- In a new post, Dash developer Codablock discussed the new Dash Improvement Proposal (DIP) 8 known as ChainLocks.
- The introduction of Long Living Masternode Quorums (LLMQs) allowed them to implement ChainLocks, a protection mechanism against possible 51% mining attacks.
- ChainLocks will have a few, albeit pivotal effects on the whole network as well as its economics.
In a recent blog post on Medium, Dash developer Codablock talked about ChainLocks, their new protection mechanism against 51% mining attacks.
Dash, the fully-incentivised peer-to-peer network has seen massive growth since it first launched in 2014. Thanks to incentivisation, it is also considered one of the largest peer-to-peer networks in the world right now, boasting some 4,100 masternodes.
51% Attacks in a Nutshell
Litecoin cash, zencash, verge, monacoin, and bitcoin gold.
While it’s not common knowledge, the 5 abovementioned cryptocurrencies share something in common—they’ve all been hit by an attack that was once considered more theoretical than actual.
In each of the cases, attackers were able to amass sufficient computing power to compromise the smaller networks, rearrange the transactions, and get away with millions of dollars in an operation that can be likened to the crypto equivalent of a bank heist.
While once considered rare or too costly to pull off, recent controversies in some crypto projects leave little doubt the threats of 51% attacks are real.
In essence, a 51% mining attack is possible when a single miner or entity has more hash power than the overall combined hash power of all the other miners.
In a similar scenario, the miner has the option to overrule all the blocks of all the other miners. This can be done by simply ignoring the blocks found by the other miners and only mining new blocks on top of his own blocks.
Following said process can already enable the miner to attack the network in numerous ways. While there are numerous other examples of what a miner with a 51% hash power can do, one thing is certain—it can result to significant damage.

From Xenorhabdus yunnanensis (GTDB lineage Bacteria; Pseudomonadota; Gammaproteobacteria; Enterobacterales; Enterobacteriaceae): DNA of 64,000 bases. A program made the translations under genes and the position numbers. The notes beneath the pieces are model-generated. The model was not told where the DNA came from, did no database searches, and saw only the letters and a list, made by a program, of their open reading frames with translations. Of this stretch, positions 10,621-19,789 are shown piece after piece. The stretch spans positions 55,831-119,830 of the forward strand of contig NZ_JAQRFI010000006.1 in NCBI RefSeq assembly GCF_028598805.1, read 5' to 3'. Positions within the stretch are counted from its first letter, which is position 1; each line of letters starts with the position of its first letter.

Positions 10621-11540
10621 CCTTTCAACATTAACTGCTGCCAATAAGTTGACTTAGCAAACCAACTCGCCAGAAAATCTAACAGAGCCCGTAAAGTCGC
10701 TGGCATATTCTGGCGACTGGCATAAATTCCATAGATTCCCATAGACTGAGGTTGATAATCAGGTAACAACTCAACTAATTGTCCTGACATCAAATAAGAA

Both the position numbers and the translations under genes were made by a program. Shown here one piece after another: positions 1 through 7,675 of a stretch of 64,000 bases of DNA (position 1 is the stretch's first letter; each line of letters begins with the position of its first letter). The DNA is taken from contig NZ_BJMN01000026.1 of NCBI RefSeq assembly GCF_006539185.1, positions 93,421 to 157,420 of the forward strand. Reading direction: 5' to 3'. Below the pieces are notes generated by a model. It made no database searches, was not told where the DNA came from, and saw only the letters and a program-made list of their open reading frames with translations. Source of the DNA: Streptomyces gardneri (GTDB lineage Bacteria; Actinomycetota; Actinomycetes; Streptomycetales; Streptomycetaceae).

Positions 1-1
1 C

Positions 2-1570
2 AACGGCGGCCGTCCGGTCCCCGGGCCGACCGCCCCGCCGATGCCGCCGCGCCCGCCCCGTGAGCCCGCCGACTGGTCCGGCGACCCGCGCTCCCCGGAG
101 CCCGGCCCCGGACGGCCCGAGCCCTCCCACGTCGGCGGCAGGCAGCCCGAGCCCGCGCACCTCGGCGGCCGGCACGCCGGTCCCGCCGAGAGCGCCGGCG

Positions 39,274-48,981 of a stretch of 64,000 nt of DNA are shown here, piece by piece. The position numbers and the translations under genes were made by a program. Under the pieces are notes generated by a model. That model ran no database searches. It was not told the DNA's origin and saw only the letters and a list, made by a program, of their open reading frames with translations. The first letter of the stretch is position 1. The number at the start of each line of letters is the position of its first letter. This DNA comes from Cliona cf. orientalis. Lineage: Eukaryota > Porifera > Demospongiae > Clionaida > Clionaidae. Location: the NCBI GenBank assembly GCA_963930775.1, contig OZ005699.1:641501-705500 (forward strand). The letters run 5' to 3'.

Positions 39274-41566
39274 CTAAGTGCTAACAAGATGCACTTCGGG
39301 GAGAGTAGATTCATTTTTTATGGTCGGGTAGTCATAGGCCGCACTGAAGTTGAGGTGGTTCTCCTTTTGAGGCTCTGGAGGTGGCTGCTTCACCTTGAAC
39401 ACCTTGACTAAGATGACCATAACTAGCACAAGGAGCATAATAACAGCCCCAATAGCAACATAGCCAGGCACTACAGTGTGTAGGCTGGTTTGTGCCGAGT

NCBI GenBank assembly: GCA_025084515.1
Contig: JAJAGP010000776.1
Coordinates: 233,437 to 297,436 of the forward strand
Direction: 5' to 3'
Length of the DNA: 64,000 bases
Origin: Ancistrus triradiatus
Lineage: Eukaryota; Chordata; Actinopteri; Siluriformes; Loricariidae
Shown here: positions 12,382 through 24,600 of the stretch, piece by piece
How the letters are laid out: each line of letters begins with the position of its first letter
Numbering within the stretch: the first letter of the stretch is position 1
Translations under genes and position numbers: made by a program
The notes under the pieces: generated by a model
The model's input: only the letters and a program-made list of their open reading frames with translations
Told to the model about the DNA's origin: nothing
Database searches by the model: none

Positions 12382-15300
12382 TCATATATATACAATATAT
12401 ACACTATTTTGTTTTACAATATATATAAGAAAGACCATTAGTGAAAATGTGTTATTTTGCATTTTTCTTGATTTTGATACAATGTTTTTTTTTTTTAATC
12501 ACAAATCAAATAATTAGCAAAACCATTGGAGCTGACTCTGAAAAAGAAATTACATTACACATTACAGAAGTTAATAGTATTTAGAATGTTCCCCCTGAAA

Addressing 51% Attacks
To date, Dash admits they are just as susceptible to attack as any other Proof of Work coin and many community members have been asking how they intend to address the 51% attack threats.
An older proposal known as “Collateralised Mining” was once believed to be the answer. However, at the most, it would only be able to solve the attacks to a certain degree. In addition, it would also require massive mining economics changes.
Fortunately, the introduction of the Long Living Masternode Quorums (LLMQs) has made it possible for them to implement a protection mechanism against the feared 51% mining attacks.
Dash has been working for several months on the new protection mechanism dubbed as ChainLocks. This recent development has also made “Collateralised Mining” a thing of the past.
Network Implications and Effects
Without doubt, ChainLocks will have a significant effect on the entire network as well as its economics.
In the blog post, one of ChainLock’s most fundamental effect was discussed:
“One of the most important effect for ordinary merchants and users is transactions can be considered fully confirmed after the first on-chain confirmation inside a block protected by ChainLocks.”
This means transactions will no longer vanish from the chain since reorganisation of locked or signed blocks is no longer feasible. Additionally, this would also mean waiting for 6 or more confirmations before considering the transaction secure is no longer warranted.
The post also touched on the effects of ChainLocks on the mining economics:
“With ChainLocks, miners are incentivised to publish every block immediately, even if they in theory have enough hash power to overrule every other miner. Failure to publish creates substantial risks for a malicious miner since any secret chain (even if thousands of blocks longer) would be immediately invalidated if another honest miner publishes a valid block that receives a CLSIG before the secret chain is revealed.”